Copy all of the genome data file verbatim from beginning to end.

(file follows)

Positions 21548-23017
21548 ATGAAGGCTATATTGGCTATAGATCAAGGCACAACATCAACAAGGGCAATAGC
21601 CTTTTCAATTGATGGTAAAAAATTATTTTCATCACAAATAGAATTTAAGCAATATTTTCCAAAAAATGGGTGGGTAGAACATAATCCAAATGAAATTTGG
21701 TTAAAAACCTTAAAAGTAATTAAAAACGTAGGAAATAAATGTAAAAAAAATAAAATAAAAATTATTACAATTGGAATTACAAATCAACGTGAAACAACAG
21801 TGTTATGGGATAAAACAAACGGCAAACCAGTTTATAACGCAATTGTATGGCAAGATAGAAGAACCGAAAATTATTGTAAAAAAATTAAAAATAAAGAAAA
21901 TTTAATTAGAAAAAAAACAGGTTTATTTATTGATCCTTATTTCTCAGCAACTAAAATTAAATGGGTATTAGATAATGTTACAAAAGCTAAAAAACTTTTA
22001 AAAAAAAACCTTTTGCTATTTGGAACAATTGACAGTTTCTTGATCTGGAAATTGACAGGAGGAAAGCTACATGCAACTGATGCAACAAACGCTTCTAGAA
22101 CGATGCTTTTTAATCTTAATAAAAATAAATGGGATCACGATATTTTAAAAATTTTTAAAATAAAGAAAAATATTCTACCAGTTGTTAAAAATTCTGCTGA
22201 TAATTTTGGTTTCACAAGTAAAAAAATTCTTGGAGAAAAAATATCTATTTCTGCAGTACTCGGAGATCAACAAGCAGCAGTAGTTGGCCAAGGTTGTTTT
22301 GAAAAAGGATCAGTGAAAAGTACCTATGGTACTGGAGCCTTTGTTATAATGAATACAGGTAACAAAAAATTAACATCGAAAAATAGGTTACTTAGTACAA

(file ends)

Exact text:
Positions 21548-23017
21548 ATGAAGGCTATATTGGCTATAGATCAAGGCACAACATCAACAAGGGCAATAGC
21601 CTTTTCAATTGATGGTAAAAAATTATTTTCATCACAAATAGAATTTAAGCAATATTTTCCAAAAAATGGGTGGGTAGAACATAATCCAAATGAAATTTGG
21701 TTAAAAACCTTAAAAGTAATTAAAAACGTAGGAAATAAATGTAAAAAAAATAAAATAAAAATTATTACAATTGGAATTACAAATCAACGTGAAACAACAG
21801 TGTTATGGGATAAAACAAACGGCAAACCAGTTTATAACGCAATTGTATGGCAAGATAGAAGAACCGAAAATTATTGTAAAAAAATTAAAAATAAAGAAAA
21901 TTTAATTAGAAAAAAAACAGGTTTATTTATTGATCCTTATTTCTCAGCAACTAAAATTAAATGGGTATTAGATAATGTTACAAAAGCTAAAAAACTTTTA
22001 AAAAAAAACCTTTTGCTATTTGGAACAATTGACAGTTTCTTGATCTGGAAATTGACAGGAGGAAAGCTACATGCAACTGATGCAACAAACGCTTCTAGAA
22101 CGATGCTTTTTAATCTTAATAAAAATAAATGGGATCACGATATTTTAAAAATTTTTAAAATAAAGAAAAATATTCTACCAGTTGTTAAAAATTCTGCTGA
22201 TAATTTTGGTTTCACAAGTAAAAAAATTCTTGGAGAAAAAATATCTATTTCTGCAGTACTCGGAGATCAACAAGCAGCAGTAGTTGGCCAAGGTTGTTTT
22301 GAAAAAGGATCAGTGAAAAGTACCTATGGTACTGGAGCCTTTGTTATAATGAATACAGGTAACAAAAAATTAACATCGAAAAATAGGTTACTTAGTACAA